I applauded the President when he named a deficit commission. That was a great thing. I was a cosponsor on a bill that came before us, and we didn't have enough votes to pass that bill, but the President went ahead and did a deficit commission and he appointed two outstanding people to chair that budget commission--Erskine Bowles, who was the Chief of Staff for President Clinton, and Alan Simpson, who was a long-time Senator from the West, a member of the revenue committee--and they did some diligent work with the commission and came up with a plan. They actually came up with a plan for how we could save America.
I heard the Senator from Iowa say: Some of these people who are talking are talking like we are broke. You know what. We are pretty close to broke. When the national debt is the same as the gross national product, we are in trouble. In the United States, every man, woman, and child owes a shade over $50,000. We have been seeing the riots in Greece and Italy. In Italy, they only owe $40,000 per person. In Greece, they only owe $39,000 per person. Yes, we are the most resilient country in the world, and that is why we have a little bit of breathing room. But it is not inhaling time. It is time to figure out what we are going to do about it.
I did expect, after the President appointed this deficit commission and when they came back with a report--and it didn't have enough to force us to have a vote, but it was a report that would solve the situation--I thought for sure at the State of the Union speech the President would paint the same bleak picture they painted in order to get the deficit report they got. But instead, he promoted another stimulus.
Had he painted that same bleak picture and at the end of his speech said, I am not telling you tonight how to solve it, but in 2 weeks, when my budget is delivered to the Senate, you will see what the deficit commission said we ought to be doing and we will do it. I think that by about May of that year, we would have hassled through that situation, and we would have adopted most of what they had in that. It would not have been easy. There would have been a little bit of pain, but it would have had a lot of gain. I think, by this point in time, the President would have been a hero--instead of hearing the question: Are you better off now than you were 4 years ago?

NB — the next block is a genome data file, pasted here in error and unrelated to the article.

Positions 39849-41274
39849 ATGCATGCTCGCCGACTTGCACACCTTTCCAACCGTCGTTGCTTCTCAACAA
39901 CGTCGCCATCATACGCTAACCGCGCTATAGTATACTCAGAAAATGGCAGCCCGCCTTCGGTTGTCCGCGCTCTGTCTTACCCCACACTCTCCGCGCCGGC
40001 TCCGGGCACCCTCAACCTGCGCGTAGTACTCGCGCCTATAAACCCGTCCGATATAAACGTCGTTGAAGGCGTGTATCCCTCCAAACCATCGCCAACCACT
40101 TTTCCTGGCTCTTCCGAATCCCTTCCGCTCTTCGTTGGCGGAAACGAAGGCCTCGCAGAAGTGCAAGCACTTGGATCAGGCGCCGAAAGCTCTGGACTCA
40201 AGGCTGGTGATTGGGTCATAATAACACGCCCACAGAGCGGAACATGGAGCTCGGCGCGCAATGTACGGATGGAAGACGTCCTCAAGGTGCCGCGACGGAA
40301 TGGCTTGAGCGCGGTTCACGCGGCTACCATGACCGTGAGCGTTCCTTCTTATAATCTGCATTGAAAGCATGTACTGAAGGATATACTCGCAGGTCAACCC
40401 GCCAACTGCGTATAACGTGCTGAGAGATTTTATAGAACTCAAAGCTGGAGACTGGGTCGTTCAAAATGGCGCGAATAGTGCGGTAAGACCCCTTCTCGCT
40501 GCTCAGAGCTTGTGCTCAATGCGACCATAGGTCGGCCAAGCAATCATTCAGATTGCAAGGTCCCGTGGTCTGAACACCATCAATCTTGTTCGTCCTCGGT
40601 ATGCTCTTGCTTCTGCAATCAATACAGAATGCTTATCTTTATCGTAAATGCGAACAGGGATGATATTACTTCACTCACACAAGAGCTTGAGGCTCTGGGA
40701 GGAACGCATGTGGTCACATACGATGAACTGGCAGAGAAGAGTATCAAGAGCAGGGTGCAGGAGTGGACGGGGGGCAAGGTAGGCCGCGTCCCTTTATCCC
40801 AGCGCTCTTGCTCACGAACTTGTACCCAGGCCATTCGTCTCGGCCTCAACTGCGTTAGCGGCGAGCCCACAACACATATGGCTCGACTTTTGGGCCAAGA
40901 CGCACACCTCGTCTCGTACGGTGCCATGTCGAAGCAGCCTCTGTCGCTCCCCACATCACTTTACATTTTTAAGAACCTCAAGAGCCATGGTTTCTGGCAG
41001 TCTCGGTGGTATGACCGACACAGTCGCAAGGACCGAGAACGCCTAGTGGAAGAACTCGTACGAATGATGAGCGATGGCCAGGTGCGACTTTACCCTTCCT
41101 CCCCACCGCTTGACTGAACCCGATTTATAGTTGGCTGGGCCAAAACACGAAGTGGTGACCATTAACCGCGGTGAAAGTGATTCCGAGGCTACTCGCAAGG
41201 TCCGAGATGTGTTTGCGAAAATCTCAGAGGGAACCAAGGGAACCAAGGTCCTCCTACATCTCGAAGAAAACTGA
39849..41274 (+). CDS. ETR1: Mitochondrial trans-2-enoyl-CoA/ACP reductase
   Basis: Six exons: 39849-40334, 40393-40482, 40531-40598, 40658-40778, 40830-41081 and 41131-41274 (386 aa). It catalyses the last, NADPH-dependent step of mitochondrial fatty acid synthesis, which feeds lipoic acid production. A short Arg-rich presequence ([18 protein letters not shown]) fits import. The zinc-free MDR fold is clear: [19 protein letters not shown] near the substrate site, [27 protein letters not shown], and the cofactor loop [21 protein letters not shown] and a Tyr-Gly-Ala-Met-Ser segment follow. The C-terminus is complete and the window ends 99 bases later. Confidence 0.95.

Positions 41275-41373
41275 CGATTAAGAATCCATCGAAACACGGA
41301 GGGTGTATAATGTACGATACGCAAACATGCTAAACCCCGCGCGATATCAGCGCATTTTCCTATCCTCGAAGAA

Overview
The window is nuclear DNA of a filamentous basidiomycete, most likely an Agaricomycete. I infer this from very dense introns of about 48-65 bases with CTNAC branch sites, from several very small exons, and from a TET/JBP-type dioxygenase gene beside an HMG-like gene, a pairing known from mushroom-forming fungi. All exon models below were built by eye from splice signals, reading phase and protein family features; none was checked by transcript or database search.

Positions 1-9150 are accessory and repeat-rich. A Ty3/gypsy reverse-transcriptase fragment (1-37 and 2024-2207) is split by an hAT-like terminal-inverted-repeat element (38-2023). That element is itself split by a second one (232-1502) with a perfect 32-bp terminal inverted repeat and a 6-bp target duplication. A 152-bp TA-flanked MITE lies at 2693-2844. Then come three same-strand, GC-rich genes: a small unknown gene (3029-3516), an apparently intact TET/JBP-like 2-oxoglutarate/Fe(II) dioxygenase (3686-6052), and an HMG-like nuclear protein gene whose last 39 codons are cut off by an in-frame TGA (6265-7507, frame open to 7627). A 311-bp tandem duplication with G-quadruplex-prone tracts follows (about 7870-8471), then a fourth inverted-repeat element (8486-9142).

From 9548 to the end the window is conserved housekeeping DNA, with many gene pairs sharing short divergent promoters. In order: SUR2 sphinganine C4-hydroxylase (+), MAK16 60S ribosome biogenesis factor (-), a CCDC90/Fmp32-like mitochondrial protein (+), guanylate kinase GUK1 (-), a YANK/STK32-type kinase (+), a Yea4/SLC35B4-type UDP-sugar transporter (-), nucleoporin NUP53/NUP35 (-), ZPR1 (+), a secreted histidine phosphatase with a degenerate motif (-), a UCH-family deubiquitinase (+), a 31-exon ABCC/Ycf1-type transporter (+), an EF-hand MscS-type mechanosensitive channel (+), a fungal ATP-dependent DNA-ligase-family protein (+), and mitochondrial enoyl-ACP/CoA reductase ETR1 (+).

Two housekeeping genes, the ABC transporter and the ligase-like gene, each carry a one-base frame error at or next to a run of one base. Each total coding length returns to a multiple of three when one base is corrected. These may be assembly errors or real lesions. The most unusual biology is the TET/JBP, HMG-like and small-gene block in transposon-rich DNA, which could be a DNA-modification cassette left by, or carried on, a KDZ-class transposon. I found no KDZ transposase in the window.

We can't continue the out-of-control spending we have had. Let me give an example of what we are doing. We are doing it without a budget, but here is what we are doing. The highway bill, that is one of the most important bills--everybody admits--for America. We have to have transportation in this country, and the highway bill is one of the major ways we do that. It creates jobs because people go out and build the roads or repair the roads, and it makes a difference.
But here is how we funded the highway bill: In the Finance Committee, I suggested we needed to increase the tax on gasoline. That is the tax that funds the highway trust fund, which is the sole source of money for building the highways before. But we haven't raised that since 1993, and it ran out of money.
The deficit commission President Obama appointed suggested we needed to raise the gas tax 5 cents a year for three consecutive years if we wanted to build highways. In the Finance Committee I said, I am going to put in something a little bit more modest to see if we have any support for it. I am going to put in something that just deals with inflation on the gas tax.